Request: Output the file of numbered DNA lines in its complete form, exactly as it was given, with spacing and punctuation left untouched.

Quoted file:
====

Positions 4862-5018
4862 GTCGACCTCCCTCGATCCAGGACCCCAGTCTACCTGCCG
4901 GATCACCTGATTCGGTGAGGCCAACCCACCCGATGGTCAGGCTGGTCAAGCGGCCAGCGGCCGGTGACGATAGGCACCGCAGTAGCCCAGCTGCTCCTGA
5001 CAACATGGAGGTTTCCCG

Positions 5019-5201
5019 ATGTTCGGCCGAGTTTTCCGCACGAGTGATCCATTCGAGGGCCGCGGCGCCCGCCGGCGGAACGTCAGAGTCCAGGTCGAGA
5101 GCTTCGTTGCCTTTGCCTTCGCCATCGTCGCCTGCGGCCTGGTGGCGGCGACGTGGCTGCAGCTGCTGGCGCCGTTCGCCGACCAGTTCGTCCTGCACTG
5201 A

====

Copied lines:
Positions 4862-5018
4862 GTCGACCTCCCTCGATCCAGGACCCCAGTCTACCTGCCG
4901 GATCACCTGATTCGGTGAGGCCAACCCACCCGATGGTCAGGCTGGTCAAGCGGCCAGCGGCCGGTGACGATAGGCACCGCAGTAGCCCAGCTGCTCCTGA
5001 CAACATGGAGGTTTCCCG

Positions 5019-5201
5019 ATGTTCGGCCGAGTTTTCCGCACGAGTGATCCATTCGAGGGCCGCGGCGCCCGCCGGCGGAACGTCAGAGTCCAGGTCGAGA
5101 GCTTCGTTGCCTTTGCCTTCGCCATCGTCGCCTGCGGCCTGGTGGCGGCGACGTGGCTGCAGCTGCTGGCGCCGTTCGCCGACCAGTTCGTCCTGCACTG
5201 A